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Occurrence of Male-Specific and Somatic Coliphages and Relationship with Rainfall in Privately-Owned Wells from Peri‑Urban and Rural Households

Citation

Stallard, Megan A.; Mulhern, Riley; Greenwood, Emily; Franklin, Taylor; Engel, Lawrence S.; Fisher, Michael B.; Sobsey, Mark D.; Zanib, Hania; Noble, Rachel T.; & Stewart, Jill R., et al. (2021). Occurrence of Male-Specific and Somatic Coliphages and Relationship with Rainfall in Privately-Owned Wells from Peri‑Urban and Rural Households. Water Research X, 12, 100102. PMCID: PMC8131969

Abstract

Privately-owned drinking water wells serving fewer than 25 people (private wells) are prevalent and understudied across most of the US. Private wells primarily serve rural households located outside of municipal drinking water and sewerage service coverage areas. These wells are not regulated by United States Environmental Protection Agency (EPA) under the Safe Drinking Water Act, are not regularly monitored by any public agency or utility, and generally do not undergo disinfection treatment. Coliphages are a group of viruses that infect coliform bacteria and are useful viral surrogates for fecal contamination in water systems in much the same way that fecal indicator bacteria (FIB), such as E. coli and to a lesser extent total coliforms, are used to quantify fecal contamination. Coliphages are approved by the EPA for regulatory monitoring in groundwater wells in the USA, but are not routinely used for this purpose. The present study characterizes the occurrence of male-specific and somatic coliphages, along with FIB, in private wells (n = 122) across two different counties in North Carolina. While occurrences of E. coli were rare and frequency of total coliform was generally low (~20%), male-specific and somatic coliphages were detectable in 66% and 54% of samples, respectively. Concentrations of male-specific coliphages were higher than somatics at each county and on a monthly basis. Rainfall appears to be partly influencing higher coliphage concentrations in December, January and February. This research underscores the need for increased surveillance in private wells and consideration of using coliphages in order to better characterize occurrence of fecal contamination at the time of sampling, especially during rainier months.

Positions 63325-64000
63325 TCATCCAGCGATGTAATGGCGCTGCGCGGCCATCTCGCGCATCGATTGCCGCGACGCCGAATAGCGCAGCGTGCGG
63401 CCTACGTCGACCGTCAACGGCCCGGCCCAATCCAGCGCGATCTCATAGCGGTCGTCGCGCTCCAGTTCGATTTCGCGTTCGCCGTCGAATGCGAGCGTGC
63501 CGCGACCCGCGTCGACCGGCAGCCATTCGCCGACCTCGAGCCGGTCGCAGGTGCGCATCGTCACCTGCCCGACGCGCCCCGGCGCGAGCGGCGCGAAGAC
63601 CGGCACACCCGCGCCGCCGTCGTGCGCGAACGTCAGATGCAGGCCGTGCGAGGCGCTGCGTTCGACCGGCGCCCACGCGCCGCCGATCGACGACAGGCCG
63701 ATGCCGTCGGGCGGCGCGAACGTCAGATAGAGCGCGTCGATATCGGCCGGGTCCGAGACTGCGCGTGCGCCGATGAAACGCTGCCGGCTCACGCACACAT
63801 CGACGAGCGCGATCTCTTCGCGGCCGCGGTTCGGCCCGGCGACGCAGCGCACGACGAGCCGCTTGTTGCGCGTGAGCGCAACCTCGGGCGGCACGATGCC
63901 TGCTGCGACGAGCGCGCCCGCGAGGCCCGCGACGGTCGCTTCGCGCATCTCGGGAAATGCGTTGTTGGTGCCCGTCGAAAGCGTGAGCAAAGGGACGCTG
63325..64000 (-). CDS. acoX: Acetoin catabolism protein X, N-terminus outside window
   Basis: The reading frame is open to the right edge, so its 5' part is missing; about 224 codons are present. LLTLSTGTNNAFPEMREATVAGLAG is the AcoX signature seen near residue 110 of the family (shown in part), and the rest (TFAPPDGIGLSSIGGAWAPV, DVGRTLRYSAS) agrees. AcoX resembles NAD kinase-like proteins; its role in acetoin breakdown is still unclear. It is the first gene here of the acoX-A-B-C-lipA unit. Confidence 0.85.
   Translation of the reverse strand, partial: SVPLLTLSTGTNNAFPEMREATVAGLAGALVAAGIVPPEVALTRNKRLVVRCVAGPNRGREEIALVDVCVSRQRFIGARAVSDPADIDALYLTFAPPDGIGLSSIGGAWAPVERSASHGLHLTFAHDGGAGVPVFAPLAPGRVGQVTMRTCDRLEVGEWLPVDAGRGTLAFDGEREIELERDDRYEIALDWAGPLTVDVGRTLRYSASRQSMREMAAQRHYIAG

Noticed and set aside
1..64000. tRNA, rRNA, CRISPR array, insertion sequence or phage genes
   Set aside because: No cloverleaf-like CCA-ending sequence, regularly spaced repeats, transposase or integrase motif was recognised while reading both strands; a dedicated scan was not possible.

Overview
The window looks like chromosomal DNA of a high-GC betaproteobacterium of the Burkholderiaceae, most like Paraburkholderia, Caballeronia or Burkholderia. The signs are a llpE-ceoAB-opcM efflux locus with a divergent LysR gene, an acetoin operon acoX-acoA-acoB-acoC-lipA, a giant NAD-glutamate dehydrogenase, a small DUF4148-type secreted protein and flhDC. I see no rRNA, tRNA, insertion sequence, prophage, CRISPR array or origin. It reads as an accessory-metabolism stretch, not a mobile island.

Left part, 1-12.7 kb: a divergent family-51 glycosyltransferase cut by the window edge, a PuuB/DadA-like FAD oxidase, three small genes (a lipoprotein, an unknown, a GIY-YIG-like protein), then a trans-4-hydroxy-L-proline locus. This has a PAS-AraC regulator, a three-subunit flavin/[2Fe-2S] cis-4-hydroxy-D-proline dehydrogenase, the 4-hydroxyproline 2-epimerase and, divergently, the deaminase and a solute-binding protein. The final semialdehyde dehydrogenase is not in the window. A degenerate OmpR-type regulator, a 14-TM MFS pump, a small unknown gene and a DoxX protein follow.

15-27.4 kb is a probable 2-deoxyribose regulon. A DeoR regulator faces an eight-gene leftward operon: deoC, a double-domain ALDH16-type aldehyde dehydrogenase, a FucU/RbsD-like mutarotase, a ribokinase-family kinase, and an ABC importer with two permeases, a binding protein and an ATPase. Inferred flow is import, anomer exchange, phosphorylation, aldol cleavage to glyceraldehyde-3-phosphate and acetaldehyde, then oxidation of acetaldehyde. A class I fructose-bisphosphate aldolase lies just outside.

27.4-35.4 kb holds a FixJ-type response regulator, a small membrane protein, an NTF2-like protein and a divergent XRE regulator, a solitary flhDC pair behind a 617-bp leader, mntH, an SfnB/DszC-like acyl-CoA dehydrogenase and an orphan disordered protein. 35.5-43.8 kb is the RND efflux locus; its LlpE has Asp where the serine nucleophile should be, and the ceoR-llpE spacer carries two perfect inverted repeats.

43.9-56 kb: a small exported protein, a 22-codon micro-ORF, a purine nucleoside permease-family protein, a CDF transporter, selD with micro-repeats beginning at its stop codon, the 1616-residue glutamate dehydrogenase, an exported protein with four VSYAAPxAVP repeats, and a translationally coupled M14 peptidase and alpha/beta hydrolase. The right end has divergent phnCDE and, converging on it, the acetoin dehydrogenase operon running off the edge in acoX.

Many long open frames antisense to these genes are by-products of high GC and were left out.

URL

http://dx.doi.org/10.1016/j.wroa.2021.100102

Reference Type

Journal Article

Article Type

Regular

Year Published

2021

Journal Title

Water Research X

Author(s)

Stallard, Megan A.
Mulhern, Riley
Greenwood, Emily
Franklin, Taylor
Engel, Lawrence S.
Fisher, Michael B.
Sobsey, Mark D.
Zanib, Hania
Noble, Rachel T.
Stewart, Jill R.
Sozzi, Emanuele

PMCID

PMC8131969

Continent/Country

United States of America

State

North Carolina